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BPD And Me (splitting)

Mental Health and Trauma Blog | Noisy


BPD (borderline personality disorder) is a complex, and at times, unbearable personality disorder to live with. BPD is also known as EUPD (emotionally unstable personality disorder) which is a better name considering the former can be a little confusing. BPD is most often caused by a traumatic childhood (one which I most certainly had). It's described as one of the most agonising personality disorders to have. I was diagnosed with BPD just before I was diagnosed with ASPD. It took years for a diagnosis. Hundreds of hours spent with psychiatrists to figure out what was going on with me. Before I was diagnosed I was aware something wasn't quite right with me. For example when I lost my temper I wouldn't just be angry, I'd pretty much blow a gasket. I couldn't be reasoned with, it was just a black and white thought process. This is something called "splitting" and it's what we are going to talk about in this post. Do bear in mind that although we must fit a set criteria to be diagnosed with BPD, our experiences will differ. I also have ASPD (antisocial personality disorder), so my BPD works a little differently, but let's get into it. What is splitting? It's essentially seeing someone, or something, in black and white terms. There is no grey area. When splitting happens there's no reasoning or understanding to be had, it's simply a black and white situation, rational thinking goes out the window. This can happen with anything at pretty much any time. It could be something someone said as a passing comment, not meant in a negative way but interpreted as so. Due to our emotions being so unstable we don't just get angry about it, but we are filled with rage which could cause a split. No amount of explaining or apologising would make a difference, we would still split on them. Often once this has happened, trying to get us to see reason just makes it worse, it can be seen as our feelings are being disregarded. When we are in this state our fight or flight instinct is in overdrive, our temper is through the roof and our fear of rejection and abandonment start to creep in. This usually results in saying some extremely hurtful things that we feel unbearable guilt for when we stop splitting and begin to see reason again. If you're ever on the receiving end of splitting the best thing to do is give that person space to calm down. Trying to talk sense into them will only make things worse. Although I have found this to be helpful for most people with BPD, obviously not everyone is the same so the best way to know is to ask them. It may be an uncomfortable conversation to have but it shouldn't be. Communicating boundaries to one another shows respect and can often stop a bad situation escalating into a far worse one. There's no set time on how long a split can last, it can be anything from hours to days. Some I've experienced to be even longer. When it does finally end, for us, it's agonising. We feel overwhelming guilt and our fear of abandonment completely takes control. In a sense we split on ourselves, and we see the aftermath in black and white. We don't reason with ourselves, we can't convince ourselves we will be forgiven and that we can learn from the experience and move on. We see ourselves as monsters for the pain we have caused and are convinced you're going to leave us for what we did. We don't mean to split, it isn't a conscious decision, it's our unstable emotions spiralling out of control to the point of no return. The aftermath of a split can feel like a very lonely place, depression and anxiety can creep in, adding to the chaos. If we are able to speak to the person we split on, explaining what happened and why it did, even if we're told we are forgiven and everything is okay, we don't believe it. Our extreme fear of abandonment takes control and our mind catastrophises things.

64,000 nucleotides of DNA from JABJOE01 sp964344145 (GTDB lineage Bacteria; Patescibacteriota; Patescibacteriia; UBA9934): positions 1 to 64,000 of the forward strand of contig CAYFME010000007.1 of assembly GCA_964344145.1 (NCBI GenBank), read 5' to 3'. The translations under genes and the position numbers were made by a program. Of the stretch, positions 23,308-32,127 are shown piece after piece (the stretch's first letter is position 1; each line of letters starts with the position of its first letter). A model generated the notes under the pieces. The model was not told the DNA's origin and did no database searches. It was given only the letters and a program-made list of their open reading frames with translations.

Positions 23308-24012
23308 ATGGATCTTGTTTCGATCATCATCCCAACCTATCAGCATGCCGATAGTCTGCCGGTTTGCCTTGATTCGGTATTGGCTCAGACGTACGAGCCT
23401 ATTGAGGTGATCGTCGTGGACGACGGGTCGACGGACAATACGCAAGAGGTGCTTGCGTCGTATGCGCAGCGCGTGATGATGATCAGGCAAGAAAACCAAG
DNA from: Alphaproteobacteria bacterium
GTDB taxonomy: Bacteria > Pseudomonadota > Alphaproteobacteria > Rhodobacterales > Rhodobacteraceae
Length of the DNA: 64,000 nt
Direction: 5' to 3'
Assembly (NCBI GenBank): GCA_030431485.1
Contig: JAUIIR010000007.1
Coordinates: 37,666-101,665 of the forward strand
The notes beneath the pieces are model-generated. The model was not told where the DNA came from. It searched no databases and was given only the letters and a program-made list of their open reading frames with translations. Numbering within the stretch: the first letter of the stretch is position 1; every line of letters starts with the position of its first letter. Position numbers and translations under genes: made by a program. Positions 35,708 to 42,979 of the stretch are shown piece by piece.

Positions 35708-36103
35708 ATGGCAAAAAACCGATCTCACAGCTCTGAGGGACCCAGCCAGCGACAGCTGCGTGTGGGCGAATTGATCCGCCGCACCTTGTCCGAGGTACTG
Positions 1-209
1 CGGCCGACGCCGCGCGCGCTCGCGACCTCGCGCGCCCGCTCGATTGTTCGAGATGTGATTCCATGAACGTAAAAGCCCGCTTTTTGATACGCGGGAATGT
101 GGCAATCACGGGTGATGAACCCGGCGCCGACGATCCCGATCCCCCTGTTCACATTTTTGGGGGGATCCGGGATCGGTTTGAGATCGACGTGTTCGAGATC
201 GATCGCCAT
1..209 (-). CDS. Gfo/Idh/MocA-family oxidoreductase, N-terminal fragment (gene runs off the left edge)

We are the puppet, and our BPD is the one pulling all the strings. If you're on the receiving end of a splitting episode, please know we are sorry. No matter what negative feelings you have towards us because of it, I assure you we hate ourselves even more because of what we did. We are our own worst enemy. This is the fight of your life. - Noisy

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